Fanfare

There is a frission between the often statuesque music from the orchestra and the urgency – and musicality – with which Catrin Wyn-Davies’s Blanche and Josephine Barstow’s Mother Marie, in particular, articulate their lines as they face their tragic fate. The Old Prioress’s ‘bad death’ is vividly enacted by Felicity Palmer while, at the other end of the scale Sister Constance’s youthful innocence is tellingly portrayed by Sarah Tynan. The English text comes through with particular clarity, even across an orchestra that seems truly energised by Daniel’s conducting.
The Telegraph

Not that the ENO Orchestra needs flattering: the playing is exceptionally responsive to everything demanded of it by Poulenc, and the warm sound devised by Chandos’ Brian and Ralph Couzens emphasizes the similar warmth felt by the composer for his characters. He loved them for their strengths and for their frailties, and Paul Daniel, in what was surely on of his best undertakings at ENO, loves and understands them too. The moments of violence and pain are there, but this reading as a whole is one of lyricism, tenderness and compassion.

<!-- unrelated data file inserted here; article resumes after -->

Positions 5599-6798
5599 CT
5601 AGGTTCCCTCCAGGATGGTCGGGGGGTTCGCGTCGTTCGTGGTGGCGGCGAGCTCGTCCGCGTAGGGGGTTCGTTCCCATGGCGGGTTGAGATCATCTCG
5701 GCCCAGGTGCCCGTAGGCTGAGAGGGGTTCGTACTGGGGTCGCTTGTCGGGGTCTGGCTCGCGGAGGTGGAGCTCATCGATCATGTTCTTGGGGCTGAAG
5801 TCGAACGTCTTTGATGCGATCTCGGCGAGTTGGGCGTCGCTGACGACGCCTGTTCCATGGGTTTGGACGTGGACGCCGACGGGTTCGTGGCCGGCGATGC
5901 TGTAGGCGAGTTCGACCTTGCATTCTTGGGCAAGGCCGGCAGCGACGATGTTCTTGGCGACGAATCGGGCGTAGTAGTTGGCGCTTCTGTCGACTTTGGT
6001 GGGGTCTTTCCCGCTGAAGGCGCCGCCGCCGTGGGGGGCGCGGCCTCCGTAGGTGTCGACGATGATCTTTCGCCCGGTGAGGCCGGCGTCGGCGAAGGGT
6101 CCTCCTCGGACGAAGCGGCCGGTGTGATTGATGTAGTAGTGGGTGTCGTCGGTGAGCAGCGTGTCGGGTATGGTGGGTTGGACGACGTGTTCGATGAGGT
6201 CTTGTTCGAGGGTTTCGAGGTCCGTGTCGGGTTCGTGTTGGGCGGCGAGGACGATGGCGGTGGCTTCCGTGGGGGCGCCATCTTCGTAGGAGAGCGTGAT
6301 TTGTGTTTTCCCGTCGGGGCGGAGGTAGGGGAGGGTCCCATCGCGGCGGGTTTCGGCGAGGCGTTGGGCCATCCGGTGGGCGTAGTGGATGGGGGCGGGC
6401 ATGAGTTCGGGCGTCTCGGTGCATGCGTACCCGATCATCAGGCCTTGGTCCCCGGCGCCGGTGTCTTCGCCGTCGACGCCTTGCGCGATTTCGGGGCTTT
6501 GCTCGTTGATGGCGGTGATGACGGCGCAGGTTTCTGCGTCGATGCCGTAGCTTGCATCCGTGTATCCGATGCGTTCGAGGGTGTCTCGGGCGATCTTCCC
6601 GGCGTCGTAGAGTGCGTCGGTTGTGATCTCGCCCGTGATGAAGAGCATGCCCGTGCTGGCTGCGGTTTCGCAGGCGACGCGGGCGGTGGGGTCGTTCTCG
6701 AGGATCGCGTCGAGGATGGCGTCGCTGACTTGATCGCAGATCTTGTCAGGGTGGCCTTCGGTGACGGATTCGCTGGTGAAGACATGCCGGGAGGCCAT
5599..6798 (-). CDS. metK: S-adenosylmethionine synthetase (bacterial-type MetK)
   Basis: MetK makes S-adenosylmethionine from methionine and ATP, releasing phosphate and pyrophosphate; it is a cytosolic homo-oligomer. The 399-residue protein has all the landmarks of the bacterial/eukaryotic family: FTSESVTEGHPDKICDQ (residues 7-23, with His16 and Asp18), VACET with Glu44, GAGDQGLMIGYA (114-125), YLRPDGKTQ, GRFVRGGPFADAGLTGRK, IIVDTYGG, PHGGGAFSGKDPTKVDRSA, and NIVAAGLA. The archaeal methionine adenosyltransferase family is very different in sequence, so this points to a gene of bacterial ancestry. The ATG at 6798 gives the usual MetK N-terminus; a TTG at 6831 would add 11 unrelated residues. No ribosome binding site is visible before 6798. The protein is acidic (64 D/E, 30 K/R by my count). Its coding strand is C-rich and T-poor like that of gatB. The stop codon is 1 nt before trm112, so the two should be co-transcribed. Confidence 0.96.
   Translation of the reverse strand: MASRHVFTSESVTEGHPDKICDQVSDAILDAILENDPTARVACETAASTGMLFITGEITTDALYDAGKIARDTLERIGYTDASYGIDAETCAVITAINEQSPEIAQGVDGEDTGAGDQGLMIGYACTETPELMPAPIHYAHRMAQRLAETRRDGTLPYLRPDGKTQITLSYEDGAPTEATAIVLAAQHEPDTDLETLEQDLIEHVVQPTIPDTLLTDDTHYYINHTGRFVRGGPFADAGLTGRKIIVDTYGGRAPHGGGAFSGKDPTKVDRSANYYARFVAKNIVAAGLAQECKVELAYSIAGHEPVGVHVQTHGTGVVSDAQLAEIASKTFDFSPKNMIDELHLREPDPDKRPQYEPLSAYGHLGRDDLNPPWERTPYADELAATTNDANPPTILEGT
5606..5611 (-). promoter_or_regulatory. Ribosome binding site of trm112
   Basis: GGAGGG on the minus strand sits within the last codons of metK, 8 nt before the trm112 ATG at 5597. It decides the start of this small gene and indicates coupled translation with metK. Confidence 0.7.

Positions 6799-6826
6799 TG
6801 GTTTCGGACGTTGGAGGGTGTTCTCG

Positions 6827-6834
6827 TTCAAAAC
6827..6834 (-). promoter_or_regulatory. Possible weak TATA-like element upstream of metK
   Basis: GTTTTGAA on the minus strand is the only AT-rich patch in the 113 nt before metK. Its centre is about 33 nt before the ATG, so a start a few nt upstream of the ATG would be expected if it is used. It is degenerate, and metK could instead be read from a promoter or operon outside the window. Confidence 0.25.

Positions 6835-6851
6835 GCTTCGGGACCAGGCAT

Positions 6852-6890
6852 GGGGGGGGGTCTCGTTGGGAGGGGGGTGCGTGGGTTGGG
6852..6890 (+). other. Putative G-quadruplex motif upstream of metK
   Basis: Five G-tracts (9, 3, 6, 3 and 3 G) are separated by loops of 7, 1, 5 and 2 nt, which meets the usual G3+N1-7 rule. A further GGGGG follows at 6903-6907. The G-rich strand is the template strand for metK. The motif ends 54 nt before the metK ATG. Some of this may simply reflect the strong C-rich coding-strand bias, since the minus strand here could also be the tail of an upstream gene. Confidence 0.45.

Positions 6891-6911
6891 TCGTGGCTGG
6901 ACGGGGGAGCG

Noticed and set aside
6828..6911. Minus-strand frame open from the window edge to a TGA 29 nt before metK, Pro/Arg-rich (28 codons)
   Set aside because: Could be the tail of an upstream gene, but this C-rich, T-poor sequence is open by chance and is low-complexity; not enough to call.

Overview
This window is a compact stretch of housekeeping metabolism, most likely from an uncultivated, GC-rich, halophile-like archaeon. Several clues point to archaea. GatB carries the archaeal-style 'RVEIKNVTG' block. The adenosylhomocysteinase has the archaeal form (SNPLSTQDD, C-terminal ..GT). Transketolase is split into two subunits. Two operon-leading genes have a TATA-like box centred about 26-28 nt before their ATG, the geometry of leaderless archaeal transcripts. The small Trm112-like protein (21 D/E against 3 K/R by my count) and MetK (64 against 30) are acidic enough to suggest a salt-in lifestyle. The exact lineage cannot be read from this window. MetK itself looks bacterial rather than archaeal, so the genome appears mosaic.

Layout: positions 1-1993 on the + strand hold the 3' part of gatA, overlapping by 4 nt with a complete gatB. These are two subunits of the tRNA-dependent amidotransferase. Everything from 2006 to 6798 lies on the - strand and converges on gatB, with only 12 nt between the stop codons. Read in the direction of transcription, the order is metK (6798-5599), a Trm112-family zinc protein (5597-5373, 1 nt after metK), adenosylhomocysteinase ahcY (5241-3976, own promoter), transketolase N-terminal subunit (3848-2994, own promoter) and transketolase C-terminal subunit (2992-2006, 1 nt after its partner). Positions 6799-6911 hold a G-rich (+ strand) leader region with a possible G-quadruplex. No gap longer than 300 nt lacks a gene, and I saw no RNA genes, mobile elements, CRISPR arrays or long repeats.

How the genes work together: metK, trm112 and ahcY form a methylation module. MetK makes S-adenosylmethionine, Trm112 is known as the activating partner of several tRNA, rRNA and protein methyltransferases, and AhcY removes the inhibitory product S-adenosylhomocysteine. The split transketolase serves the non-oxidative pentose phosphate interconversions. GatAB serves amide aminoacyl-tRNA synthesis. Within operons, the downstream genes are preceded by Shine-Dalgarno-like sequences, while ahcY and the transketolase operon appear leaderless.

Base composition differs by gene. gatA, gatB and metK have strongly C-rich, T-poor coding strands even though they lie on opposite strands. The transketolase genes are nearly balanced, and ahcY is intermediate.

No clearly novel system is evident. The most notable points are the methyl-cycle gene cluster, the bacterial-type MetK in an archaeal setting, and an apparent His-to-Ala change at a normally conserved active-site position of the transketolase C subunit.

Opera

This studio recording based on a recent ENO production is worth buying for several of the performances alone: Felicity palmer is terrifyingly good as a Prioress dying in fear and agony, and Josephine Barstow and Orla Boylan are superb too. Paul Daniel’s conducting is also beautifully judged.
Classic FM Magazine

It’s conducted with implacable menace by Paul Daniel, and superbly played.. Catrin Wyn-Davies is an impressive Blanche, tellingly exposing the neuroses that lie behind the girl’s spirituality, while Josephine Barstow is truly terrifying as the near fundamentalist Mother Marie.
The Guardian

ENO’s recent production of Poulenc’s great tragedy (sung in English) was unforgettable in the theatre and makes compelling listening on disc: a showpiece of marvellous singing, with Cathryn Wyn-Davies’s Blanche, Josephine Barstow’s Mother Marie and Felicity Palmer’s Old Prioress leading a brilliant ensemble cast. Paul Daniels encourages rich-hued playing from the ENO orchestra.
The Telegraph ‘Discs of the Year’

 

Home : Classical Music Special Offers [Competitions] : Search [Browse : Catalogue : Advanced] : Your Account
Contact [Email Us : Call Us : Write To Us] :
Help [Troubleshooting : How To Order : Music Licensing.]
: The Site Map : Web Links: Complete Listing
: :